English muffins contain gluten, so if you’re eating gluten-free, it’s best to avoid them. Additionally, choosing varieties made with refined flour or adding salty or sugary toppings may negate some of the potential health benefits.
English muffins are just one of the many popular bread-based breakfast items.
Though English muffins show overlap with similar foods, such as bread, bagels, and biscuits, these products also have some key differences in nutrition.
|Whole wheat English muffin, 1 muffin||134||27 grams||1.5 grams||4.5 grams||6 grams|
|Plain English muffin, 1 muffin||134||26 grams||1 gram||1.5 grams||4.5 grams|
|Whole wheat bread, 1 slice||82||14 grams||1 gram||2 grams||4 grams|
|White bread, 1 slice||73||13.5 grams||1 gram||0.6 grams||2.5 grams|
|Wheat bagel, 1 bagel||245||48 grams||1.5 grams||4 grams||10 grams|
|Plain bagel, 1 bagel||261||52 grams||1.5 grams||1.5 grams||10.5 grams|
|Plain biscuit, 1 biscuit||357||27 grams||10 grams||1 gram||4 grams|
As you can see, a single whole wheat English muffin contains nearly half the calories and the same amount of fiber as its whole wheat bagel counterpart.
The table above reviews how English muffins compare with other breakfast items, such as bread, bagels, and biscuits. If nutrition is your concern, whole wheat English muffins stack up nicely against these alternatives.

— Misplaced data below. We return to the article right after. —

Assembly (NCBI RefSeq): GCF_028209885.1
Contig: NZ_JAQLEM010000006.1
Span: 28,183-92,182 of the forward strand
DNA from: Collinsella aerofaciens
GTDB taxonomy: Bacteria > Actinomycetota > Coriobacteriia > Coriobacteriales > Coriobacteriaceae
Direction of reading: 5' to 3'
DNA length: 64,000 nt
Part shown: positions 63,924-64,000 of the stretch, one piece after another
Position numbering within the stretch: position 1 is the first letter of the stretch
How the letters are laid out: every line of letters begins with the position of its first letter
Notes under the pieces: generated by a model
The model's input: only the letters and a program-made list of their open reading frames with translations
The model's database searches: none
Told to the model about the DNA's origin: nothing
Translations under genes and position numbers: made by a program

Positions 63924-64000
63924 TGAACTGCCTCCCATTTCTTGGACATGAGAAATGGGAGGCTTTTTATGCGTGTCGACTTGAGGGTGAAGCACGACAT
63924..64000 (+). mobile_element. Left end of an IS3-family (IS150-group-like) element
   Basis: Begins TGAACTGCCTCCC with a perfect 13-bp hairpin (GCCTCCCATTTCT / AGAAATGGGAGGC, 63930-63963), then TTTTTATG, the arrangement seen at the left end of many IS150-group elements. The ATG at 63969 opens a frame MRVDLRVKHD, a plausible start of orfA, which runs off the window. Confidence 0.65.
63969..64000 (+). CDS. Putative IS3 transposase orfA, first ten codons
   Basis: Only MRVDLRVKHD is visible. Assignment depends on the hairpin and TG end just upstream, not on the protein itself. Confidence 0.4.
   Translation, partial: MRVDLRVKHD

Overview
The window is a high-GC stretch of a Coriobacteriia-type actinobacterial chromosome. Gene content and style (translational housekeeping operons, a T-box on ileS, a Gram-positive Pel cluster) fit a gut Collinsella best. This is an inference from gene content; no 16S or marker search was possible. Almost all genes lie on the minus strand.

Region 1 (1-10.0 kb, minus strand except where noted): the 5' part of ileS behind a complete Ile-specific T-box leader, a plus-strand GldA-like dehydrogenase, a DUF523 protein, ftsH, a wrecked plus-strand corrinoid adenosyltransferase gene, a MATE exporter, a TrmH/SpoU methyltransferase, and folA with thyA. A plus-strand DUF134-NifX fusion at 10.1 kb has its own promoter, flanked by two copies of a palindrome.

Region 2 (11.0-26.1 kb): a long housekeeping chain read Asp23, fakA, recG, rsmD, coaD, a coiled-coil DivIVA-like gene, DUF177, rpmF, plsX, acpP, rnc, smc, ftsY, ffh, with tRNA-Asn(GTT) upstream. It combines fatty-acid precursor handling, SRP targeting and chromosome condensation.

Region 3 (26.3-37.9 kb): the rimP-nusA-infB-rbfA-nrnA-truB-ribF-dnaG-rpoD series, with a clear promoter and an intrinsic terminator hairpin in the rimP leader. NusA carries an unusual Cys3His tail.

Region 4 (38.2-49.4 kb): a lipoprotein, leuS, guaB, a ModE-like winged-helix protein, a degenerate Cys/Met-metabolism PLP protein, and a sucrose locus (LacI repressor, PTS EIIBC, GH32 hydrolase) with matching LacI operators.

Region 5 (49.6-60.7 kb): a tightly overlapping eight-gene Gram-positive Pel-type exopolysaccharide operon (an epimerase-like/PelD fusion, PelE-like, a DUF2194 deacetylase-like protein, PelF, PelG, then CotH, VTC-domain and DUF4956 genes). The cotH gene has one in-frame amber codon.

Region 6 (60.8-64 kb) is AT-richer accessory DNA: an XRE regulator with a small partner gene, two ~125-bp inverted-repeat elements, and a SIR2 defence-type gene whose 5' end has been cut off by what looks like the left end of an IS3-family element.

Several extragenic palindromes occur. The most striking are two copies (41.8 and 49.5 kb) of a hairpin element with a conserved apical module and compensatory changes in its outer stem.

English muffins can be a nutritious addition to your healthy diet. Still, this depends on the specific type of muffin and toppings you choose.
To help maximize the nutritional value, it’s best to opt for toppings that are rich in protein, fiber, vitamins, or minerals.
Here are a few nutritious toppings to try on your next English muffin:
- hard-boiled egg with pepper
- mashed avocado
- cottage cheese
- mozzarella with tomato slices and fresh basil
- nut butter
- sliced bananas
- Greek yogurt with fresh fruit
- scrambled eggs with chives
To get the most nutritional bang for your buck, select whole wheat English muffins and nutrient-dense toppings when possible.
English muffins are a popular breakfast food typically made using flour, yeast, water, salt, and sugar.
In addition to being low in calories, certain English muffins contain high amounts of fiber and several other important vitamins and minerals.
Whenever possible, choose whole wheat English muffins and add healthy toppings like hummus, eggs, or nut butter to maximize the nutritional value of your morning meal.
Just one thing
Try this today: Though English muffins are often considered a breakfast food, they make a great snack any time of day. My favorite way to enjoy English muffins is by making mini sandwiches using hummus and fresh veggies.